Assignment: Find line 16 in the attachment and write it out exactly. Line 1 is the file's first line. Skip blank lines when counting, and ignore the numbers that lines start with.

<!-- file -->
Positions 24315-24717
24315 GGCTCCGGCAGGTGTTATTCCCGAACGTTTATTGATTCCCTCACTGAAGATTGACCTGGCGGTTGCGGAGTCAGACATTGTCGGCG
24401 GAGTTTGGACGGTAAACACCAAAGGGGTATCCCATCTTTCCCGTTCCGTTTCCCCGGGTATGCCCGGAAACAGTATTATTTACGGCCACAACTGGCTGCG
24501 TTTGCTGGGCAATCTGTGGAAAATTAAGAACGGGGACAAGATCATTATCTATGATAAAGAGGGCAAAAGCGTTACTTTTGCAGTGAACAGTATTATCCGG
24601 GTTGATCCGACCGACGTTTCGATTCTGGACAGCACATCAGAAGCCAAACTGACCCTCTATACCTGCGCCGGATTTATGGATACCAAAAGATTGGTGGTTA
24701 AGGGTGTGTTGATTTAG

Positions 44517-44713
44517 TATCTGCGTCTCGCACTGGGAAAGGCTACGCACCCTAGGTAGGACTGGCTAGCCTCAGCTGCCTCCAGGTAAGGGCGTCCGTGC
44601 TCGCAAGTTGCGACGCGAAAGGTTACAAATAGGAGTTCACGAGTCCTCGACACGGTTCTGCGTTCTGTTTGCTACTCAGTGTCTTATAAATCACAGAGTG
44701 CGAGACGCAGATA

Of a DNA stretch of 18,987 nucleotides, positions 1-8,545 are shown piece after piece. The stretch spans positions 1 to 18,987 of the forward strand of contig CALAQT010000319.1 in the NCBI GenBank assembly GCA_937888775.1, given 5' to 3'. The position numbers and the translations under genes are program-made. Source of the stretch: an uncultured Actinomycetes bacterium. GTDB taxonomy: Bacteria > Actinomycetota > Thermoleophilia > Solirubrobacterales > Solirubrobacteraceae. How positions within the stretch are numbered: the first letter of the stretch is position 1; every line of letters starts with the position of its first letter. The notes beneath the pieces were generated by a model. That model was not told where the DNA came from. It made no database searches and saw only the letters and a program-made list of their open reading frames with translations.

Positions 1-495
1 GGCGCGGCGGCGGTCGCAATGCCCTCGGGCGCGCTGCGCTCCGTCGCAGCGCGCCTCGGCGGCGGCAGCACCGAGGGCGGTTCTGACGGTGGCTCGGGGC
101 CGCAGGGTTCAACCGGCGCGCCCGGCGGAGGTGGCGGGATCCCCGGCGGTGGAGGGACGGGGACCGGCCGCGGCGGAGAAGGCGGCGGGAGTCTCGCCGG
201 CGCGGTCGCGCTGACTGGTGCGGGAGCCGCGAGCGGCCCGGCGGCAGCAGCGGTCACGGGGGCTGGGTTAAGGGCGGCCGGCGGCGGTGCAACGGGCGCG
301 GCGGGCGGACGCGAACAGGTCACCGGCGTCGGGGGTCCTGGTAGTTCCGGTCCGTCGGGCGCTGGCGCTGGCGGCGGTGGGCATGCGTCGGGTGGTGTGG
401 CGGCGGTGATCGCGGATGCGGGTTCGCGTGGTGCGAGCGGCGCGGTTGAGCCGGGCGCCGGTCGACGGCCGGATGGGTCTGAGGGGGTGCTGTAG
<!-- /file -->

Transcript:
301 GCGGGCGGACGCGAACAGGTCACCGGCGTCGGGGGTCCTGGTAGTTCCGGTCCGTCGGGCGCTGGCGCTGGCGGCGGTGGGCATGCGTCGGGTGGTGTGG